• The denominations mission must be clear.
  • The question which every denomination must
    wrestle with, with both courage and intellectual
    honesty, is, What is the relationship between
    our present condition and whatever drift has
    occurred from our original mission and beliefs?

48
The return to the denominations basic roots is
key to funding success because
  • Money follows authentic ministry.
  • People will pay for dialogue only so long.
    Eventually authentic ministry must be the basis
    for giving.
  • New money must come from new people. And this
    means evangelism! New money can come from only
    two places
  • a. Current non-giving younger
    members/attenders who need to catch the
    denominational vision
  • b. New people who are currently outside the
    denomination.

49
A Bottom Line Problem
  • In functional terms, the church has not obeyed
    the Lords commission to make disciples. Because
    of this disobedience, it is suffering. Our
    churches are populated with members who are not
    ready to evangelize others. Many pastors have
    failed to equip their members to carry out the
    task. Many members are superficial consumers who
    love affluence and themselves too much to break
    patterns and reach the lost.

50
  • Stewardship training has not been part of the
    conservative or evangelical discipleship paradigm
    for decades. As a result a whole generation has
    grown up with little or no Biblical framework for
    making money decisions. In its most basic form,
    evangelicals must discover that how they handle
    paychecks is a reflection of their discipleship.

51
There is shared responsibility for teaching
financial faithfulness.
  • Whether or not a lay person drops a check (his
    tithe and offerings) in the offering is the
    responsibility of
  • - the local pastor, who in turn should be
    held accountable by
  • - the local conference leaders, who in turn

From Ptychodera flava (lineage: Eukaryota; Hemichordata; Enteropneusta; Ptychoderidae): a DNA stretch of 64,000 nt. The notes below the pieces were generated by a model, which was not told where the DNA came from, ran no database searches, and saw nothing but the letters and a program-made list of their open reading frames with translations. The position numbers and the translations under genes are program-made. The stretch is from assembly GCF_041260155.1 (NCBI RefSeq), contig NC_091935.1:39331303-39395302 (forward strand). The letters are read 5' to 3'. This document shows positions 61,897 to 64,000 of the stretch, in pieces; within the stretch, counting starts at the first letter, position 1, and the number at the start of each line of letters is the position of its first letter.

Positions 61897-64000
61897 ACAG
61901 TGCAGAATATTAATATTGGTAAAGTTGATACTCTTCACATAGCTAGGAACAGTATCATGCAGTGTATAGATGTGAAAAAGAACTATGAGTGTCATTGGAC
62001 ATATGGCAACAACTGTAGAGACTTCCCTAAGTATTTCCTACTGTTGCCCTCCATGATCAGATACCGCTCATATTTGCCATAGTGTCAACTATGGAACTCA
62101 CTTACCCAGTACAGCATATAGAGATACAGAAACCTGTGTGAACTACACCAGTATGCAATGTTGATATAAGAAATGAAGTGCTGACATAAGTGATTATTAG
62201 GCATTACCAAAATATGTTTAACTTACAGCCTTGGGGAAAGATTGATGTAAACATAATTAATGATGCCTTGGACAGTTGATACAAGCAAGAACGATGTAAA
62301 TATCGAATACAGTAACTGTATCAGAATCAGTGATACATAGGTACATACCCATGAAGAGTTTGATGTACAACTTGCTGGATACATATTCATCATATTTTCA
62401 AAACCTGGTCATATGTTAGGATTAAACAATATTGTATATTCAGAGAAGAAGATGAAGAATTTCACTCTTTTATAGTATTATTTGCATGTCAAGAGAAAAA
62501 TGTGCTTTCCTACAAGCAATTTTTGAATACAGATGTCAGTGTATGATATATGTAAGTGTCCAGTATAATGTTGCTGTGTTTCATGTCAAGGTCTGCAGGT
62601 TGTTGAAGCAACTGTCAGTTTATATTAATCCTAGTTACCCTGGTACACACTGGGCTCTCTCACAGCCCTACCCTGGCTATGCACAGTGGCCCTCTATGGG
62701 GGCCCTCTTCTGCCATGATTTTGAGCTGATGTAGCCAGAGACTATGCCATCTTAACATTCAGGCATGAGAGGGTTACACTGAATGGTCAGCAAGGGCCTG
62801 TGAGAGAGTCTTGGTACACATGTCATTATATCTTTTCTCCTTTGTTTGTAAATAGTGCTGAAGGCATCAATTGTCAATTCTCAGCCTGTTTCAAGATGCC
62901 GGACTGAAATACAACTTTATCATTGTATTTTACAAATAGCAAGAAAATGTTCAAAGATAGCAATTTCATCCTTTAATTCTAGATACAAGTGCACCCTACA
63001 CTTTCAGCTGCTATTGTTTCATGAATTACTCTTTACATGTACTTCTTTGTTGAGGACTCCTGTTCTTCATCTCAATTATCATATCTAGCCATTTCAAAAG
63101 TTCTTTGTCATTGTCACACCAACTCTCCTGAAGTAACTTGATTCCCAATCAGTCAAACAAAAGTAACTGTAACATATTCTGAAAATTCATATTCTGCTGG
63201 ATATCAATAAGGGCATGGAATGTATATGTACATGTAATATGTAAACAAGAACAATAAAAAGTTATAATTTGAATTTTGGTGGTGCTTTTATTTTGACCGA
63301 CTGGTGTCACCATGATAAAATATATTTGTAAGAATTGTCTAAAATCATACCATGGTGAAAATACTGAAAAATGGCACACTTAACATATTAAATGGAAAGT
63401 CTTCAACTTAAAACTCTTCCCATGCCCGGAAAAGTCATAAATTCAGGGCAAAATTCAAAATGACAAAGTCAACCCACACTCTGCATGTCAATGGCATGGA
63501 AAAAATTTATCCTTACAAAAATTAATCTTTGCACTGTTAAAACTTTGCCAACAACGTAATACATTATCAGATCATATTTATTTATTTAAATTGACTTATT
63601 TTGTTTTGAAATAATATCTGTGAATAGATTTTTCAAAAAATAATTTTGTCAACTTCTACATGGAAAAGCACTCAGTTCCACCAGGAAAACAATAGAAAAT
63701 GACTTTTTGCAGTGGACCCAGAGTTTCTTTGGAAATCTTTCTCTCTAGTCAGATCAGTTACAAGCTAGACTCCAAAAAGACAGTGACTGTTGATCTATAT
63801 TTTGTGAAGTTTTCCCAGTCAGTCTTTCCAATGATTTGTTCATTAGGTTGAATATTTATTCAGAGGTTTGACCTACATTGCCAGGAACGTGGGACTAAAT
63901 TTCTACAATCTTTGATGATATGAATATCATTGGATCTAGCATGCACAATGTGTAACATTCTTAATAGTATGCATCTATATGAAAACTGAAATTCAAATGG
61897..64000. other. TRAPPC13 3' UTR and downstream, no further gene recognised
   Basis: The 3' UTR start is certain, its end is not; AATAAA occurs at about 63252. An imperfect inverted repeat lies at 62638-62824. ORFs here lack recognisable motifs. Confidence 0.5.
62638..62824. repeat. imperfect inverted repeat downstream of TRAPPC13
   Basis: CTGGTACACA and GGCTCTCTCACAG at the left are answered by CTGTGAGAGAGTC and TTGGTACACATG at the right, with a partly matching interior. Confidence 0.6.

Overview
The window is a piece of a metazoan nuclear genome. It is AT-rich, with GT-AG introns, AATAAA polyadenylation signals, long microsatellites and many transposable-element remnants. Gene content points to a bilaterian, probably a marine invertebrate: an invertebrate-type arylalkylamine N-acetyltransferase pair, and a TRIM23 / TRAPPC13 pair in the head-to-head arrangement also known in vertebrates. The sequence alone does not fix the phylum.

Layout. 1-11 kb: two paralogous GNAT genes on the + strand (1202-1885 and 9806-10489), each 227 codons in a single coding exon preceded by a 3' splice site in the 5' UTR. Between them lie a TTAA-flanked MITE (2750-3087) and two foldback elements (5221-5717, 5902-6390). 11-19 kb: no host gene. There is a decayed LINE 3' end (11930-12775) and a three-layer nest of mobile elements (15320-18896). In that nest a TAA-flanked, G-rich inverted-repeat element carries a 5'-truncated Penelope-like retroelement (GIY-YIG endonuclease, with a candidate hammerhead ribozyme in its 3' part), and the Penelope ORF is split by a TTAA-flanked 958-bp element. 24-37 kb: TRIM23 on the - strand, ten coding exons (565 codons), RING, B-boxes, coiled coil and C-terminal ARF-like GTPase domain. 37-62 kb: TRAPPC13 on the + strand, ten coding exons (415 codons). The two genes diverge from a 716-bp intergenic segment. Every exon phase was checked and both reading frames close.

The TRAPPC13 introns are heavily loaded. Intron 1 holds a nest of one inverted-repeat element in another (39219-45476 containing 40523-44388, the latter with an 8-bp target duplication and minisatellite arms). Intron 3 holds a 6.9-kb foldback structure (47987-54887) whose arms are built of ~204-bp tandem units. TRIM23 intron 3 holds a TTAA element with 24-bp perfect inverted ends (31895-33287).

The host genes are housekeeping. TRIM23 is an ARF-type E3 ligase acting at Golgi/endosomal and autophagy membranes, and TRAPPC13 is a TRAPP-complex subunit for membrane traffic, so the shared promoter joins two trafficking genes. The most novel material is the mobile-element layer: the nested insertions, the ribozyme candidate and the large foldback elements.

should be held accountable by
  • - the union and division leadership, who in
    turn should be held accountable by the General
    Conference Committee.

52
The surveys concluded that
  • Never, never, never, should anyone be invited to
    be a member of a church board or committee at any
    level who is not already a generous giver.
    Where your treasure is, there will your heart be
    also. Why should a person be a leader in an
    organization if his/her heart is not in it?

53
CHOICE 9 To solve problems systemically
  • In order to fix the stewardship problems the
    entire denominational system must be involved
  • -Seminaries -Communications
  • -Laity -Trust Services
  • -Pastors -Stewardship
  • -Conference Leaders -Administrative Leaders
  • -Treasury -Foreign Missions

54
  • Two thousand years ago, a woman reached out and
    touched the robe of a rabbi named Jesus, who had
    the power to heal her. She chose a course of
    action. And in that moment of faith and
    touching, she found the freedom from her pain.
    Long before the first denomination ever came into
    existence, this same God was at work in the lives
    of men and women, proving Himself faithful to
    anyone who would call on Him. He remains the
    same for us. For it is in choosing Him and His
    ways that we will find new life for ourselves and
    our denominations.